Film Review: Since Forever (2023): The undbeaten spirit of a woman
Festival Focus: SIGNS, Kerala, 2023
Dipankar Sarkar, a noted Indian film critic and an alumnus of FTII, Pune takes a critical look at Nisam Asaf’s a fifteen-minute short film Since Forever .
Since Forever, a fifteen-minute short film by Nisam Asaf, tells the story of a young woman in trouble who becomes caught up in a predicament she can't easily get out of. This candid drama is grounded in sincerity as it tells the struggle of a young lady to have an abortion. Avoiding overt dramatic elements and social discourse prevents the film from becoming preachy and emotional. The film expertly does this without passing judgment and derives its strength from a simplistic narrative. By adopting a careful observation style, it immerses the viewers in the protagonist's experience as she exhausts all options to end her unwelcome pregnancy.
The story of the film takes place in rural Kerala after the rules have been relaxed following the statewide COVID-19 lockdown. Anu (Paski) works in a small factory that manufactures mineral water. Due to abuse, she has become pregnant and wants to get rid of the unborn child. Her colleague Sita (Priya Srijith) comes to her rescue and suggests taking her to a gynecologist. But after a sonography, the doctor informs them that the fetus in Anu’s womb is outgrown, so it is difficult for her to carry out an abortion due to legal hurdles. Now, Anu is forced to use unsafe measures to end the unwelcome pregnancy.
Image: Nisam Asaf
Nisam's minimalist style is immediately obvious in the first scene, as we first hear the noises of machines, which are meant to symbolize the protagonist's inner anguish before she is even revealed to us. In her first glimpse, Anu is wearing a mask, which further indicates that she is hiding a bitter reality from society. The world of the film is inhabited by three women and one man, and that helps the film tighten its narrative structure without any flab. When the scenes take place between the women, there is a sort of camaraderie as well as solidarity available. But the presence of a seemingly helpful man (Sam Mohan) with doubtful intentions in one of the scenes generates a kind of suspense and makes a comment on how the presence of men in Anu’s life gives rise to tension and trouble. The conversation of the man with Anu and Sati taking place inside the vehicle also emphasizes how difficult the journey of Anu’s life has been. In the final scene of the film, we find her sitting alone in a moving bus, popping the tablet. It does not matter to us if she is able to abort the fetus or not because by now we have become aware of the fact that she has gathered enough courage to fight her way through life. Paski's portrayal of Anu embodies the character's emotional urgency with the deepest honesty. As the kind yet materialistic man, Sam Mohan gives his character a beguiling allure.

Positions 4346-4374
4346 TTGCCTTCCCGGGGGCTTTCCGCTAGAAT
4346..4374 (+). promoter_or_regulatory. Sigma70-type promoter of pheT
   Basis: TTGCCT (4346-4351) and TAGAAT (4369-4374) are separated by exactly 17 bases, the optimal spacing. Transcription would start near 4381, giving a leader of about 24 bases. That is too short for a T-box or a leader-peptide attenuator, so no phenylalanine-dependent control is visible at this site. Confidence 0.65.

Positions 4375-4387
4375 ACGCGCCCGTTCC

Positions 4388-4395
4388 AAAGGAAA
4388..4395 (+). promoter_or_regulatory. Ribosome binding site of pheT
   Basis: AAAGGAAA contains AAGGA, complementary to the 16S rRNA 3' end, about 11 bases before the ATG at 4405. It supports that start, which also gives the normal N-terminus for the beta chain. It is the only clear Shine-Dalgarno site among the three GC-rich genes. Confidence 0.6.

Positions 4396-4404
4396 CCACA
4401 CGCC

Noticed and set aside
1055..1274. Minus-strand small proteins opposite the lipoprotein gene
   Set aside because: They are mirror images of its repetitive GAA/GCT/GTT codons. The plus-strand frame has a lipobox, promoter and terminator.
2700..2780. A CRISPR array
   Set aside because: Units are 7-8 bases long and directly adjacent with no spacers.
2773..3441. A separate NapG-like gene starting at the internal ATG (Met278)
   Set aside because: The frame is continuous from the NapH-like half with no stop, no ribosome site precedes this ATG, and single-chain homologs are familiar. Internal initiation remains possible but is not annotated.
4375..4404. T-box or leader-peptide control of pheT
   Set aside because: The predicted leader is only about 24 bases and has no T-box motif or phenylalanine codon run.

Since Forever seems to be heavily inspired by abortion dramas like 4 months, 3 weeks, and 2 days (2007) and Never, Rarely, Sometimes, Always (2020). But that does not take away the credit of this genuinely felt subtle drama in the short film. Setting the narrative of the film in a contemporary Malayalam society requires a vision. After all, the great French auteur, Jean-Luc Godard, has quoted, "It's not where you take things from—it's where you take them to."
The film has won the Best Short Feature Award (Malayalam) at the 16th SIGNS FESTIVAL 2023.